The Legend of Saint Patrick
He was one of the earliest writers to advocate the abolition of slavery.
Mythology credits him with banishing snakes from the island of Ireland, though others suggest that for climatic reasons Ireland never actually had snakes. One suggestion is that "snakes" referred to the serpent symbolism of the Pagan priests of that time and place, the Druids, possibly shown by their tattoos or that it could have referred to Pelagianism, symbolized as an Old Testamental "serpent".
Legend also credits Patrick with teaching the Irish about the concept of the Trinity by showing people the shamrock, a three-leaved clover, using it to highlight the Christian dogma of 'three divine persons in the one god', as opposed to the Arian heresy that was popular in Patrick's time.
It is unknown on what date he was born and died but it is believed that March 17 was his death date and it is the date popularly associated with him as his Feast Day, known as St. Patrick's Day.
The History of Saint Patrick
St. Patrick, the patron saint of Ireland, is one of Christianity's most widely known figures. But for all his celebrity, his life remains somewhat of a mystery. Many of the stories traditionally associated with St. Patrick, including the famous account of his banishing all the snakes from Ireland, are false, the products of hundreds of years of exaggerated storytelling.
Patrick was not the first Christian missionary to Ireland, as men such as Secundus and Pallidius were active in the south of the island long before him. However, tradition accords him the most impact, and his missions do seem to have being concentrated in the provinces of Ulster and Connaught which had never received Christians before.
It is known that St. Patrick was born in Britain to wealthy parents near the end of the fourth century. He is believed to have died on March 17, around 460 A.D. At the age of sixteen, Patrick was taken prisoner by a group of Irish raiders who were attacking his family's estate. They transported him to Ireland where he spent six years in captivity. During this time, he worked as a shepherd, outdoors and away from people. Lonely and afraid, he turned to his religion for solace, becoming a devout Christian. It is also believed that Patrick first began to dream of converting the Irish people to Christianity during his captivity.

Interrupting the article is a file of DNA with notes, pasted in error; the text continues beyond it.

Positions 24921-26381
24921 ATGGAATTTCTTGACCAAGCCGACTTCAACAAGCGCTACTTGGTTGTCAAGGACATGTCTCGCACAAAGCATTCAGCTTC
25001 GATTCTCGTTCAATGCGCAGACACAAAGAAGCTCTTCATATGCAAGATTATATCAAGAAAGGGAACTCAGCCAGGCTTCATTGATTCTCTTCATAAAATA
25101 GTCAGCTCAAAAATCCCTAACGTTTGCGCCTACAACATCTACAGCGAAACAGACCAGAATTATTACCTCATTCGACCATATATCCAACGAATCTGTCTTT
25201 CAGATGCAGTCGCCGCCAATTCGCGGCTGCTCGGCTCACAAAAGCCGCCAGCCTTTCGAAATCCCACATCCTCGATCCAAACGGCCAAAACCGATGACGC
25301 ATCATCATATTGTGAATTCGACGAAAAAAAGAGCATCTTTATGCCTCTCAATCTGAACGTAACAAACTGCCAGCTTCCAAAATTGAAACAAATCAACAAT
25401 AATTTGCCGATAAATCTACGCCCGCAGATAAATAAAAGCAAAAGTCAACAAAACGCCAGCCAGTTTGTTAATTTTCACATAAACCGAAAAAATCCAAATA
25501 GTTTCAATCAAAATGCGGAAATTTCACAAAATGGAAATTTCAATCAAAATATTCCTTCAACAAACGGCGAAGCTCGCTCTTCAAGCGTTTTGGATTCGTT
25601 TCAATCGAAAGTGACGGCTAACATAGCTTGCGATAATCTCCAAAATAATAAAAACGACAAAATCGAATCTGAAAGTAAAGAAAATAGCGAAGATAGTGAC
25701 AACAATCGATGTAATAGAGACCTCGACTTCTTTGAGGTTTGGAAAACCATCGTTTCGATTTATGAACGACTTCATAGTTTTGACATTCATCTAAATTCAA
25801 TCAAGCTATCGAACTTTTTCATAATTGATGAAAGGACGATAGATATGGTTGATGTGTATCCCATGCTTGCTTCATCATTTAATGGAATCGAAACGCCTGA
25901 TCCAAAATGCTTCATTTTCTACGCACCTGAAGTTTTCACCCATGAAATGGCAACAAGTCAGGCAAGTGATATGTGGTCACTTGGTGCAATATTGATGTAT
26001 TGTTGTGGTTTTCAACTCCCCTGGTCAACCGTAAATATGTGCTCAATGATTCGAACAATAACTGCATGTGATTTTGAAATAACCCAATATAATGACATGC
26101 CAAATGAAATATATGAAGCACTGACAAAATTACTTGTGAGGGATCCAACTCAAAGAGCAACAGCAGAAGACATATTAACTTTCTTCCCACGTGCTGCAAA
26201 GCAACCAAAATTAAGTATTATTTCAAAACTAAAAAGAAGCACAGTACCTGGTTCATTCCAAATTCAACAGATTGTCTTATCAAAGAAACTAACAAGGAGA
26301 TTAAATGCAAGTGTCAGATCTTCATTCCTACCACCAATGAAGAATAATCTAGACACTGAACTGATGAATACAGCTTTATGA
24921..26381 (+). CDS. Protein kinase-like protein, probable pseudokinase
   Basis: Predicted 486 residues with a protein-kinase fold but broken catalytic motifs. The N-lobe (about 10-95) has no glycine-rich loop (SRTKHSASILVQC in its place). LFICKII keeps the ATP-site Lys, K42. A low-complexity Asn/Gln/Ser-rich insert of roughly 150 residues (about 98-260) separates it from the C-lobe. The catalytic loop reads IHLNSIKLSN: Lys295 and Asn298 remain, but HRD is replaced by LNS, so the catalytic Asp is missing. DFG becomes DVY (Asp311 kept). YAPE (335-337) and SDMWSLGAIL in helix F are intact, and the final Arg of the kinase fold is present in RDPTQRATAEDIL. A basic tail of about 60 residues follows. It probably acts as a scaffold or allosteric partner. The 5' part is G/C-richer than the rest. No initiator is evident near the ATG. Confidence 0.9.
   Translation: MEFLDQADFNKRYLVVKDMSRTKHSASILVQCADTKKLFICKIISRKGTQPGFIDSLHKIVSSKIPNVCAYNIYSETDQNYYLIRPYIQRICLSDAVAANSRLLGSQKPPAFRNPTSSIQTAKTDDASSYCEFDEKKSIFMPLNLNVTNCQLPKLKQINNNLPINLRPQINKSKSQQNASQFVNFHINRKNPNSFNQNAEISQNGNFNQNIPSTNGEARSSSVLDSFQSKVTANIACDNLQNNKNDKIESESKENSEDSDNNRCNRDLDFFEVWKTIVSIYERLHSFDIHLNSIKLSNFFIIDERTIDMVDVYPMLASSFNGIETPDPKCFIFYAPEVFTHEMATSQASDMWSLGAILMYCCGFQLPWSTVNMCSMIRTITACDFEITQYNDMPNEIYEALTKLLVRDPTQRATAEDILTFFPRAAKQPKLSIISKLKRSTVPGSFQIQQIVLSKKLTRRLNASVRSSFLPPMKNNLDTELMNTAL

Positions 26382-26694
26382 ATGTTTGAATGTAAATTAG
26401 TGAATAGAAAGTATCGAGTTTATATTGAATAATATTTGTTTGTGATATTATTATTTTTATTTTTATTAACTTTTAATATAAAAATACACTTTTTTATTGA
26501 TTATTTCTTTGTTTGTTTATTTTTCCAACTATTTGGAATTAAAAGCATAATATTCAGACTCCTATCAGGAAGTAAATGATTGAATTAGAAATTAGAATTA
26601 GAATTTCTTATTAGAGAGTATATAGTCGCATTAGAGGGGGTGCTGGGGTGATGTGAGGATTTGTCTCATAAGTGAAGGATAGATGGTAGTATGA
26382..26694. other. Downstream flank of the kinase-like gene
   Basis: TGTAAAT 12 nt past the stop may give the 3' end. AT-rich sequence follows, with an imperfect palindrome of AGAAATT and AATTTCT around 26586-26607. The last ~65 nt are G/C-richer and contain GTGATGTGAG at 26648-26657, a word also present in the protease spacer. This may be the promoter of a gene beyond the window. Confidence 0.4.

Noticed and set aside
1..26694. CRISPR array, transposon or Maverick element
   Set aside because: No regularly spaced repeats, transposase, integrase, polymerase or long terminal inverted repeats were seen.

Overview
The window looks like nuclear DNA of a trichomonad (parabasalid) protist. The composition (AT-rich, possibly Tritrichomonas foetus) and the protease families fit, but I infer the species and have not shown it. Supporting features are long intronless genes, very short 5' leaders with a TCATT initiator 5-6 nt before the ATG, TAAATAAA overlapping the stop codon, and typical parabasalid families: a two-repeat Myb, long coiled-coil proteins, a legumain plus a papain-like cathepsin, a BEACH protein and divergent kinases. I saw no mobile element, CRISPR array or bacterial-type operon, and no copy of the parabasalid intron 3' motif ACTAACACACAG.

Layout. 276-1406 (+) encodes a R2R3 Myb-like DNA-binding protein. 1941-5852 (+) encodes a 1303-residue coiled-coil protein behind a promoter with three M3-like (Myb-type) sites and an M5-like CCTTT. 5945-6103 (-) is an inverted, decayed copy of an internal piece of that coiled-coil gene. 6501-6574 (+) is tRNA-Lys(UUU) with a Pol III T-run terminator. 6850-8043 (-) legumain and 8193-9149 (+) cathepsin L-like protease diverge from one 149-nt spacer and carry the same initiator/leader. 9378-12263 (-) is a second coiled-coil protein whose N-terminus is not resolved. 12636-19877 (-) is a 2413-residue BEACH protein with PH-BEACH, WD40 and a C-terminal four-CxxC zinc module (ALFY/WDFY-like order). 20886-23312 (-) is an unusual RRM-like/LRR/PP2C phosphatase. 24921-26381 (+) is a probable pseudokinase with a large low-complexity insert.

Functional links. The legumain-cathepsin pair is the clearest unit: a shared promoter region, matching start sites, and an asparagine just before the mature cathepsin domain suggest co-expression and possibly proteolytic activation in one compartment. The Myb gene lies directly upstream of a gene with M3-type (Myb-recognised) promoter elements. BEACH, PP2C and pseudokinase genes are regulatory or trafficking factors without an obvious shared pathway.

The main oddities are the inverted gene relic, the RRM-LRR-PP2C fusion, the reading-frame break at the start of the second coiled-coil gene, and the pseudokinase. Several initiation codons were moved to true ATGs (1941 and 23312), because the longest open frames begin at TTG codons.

After more than six years as a prisoner, Patrick escaped. According to his writing, a voice which he believed to be God's spoke to him in a dream, telling him it was time to leave Ireland. To do so, Patrick walked nearly 200 miles from County Mayo, where it is believed he was held, to the Irish coast. After escaping to Britain, Patrick reported that he experienced a second revelation, an angel in a dream tells him to return to Ireland as a missionary. Soon after, Patrick began religious training, a course of study that lasted more than fifteen years. After his ordination as a priest, he was sent to Ireland with a dual mission, to minister to Christians already living in Ireland and to begin to convert the Irish.
Familiar with the Irish language and culture, Patrick chose to incorporate traditional ritual into his lessons of Christianity instead of attempting to eradicate native Irish beliefs. For instance, he used bonfires to celebrate Easter since the Irish were used to honoring their gods with fire. He also superimposed a sun, a powerful Irish symbol, onto the Christian cross to create what is now called a Celtic cross, so that veneration of the symbol would seem more natural to the Irish.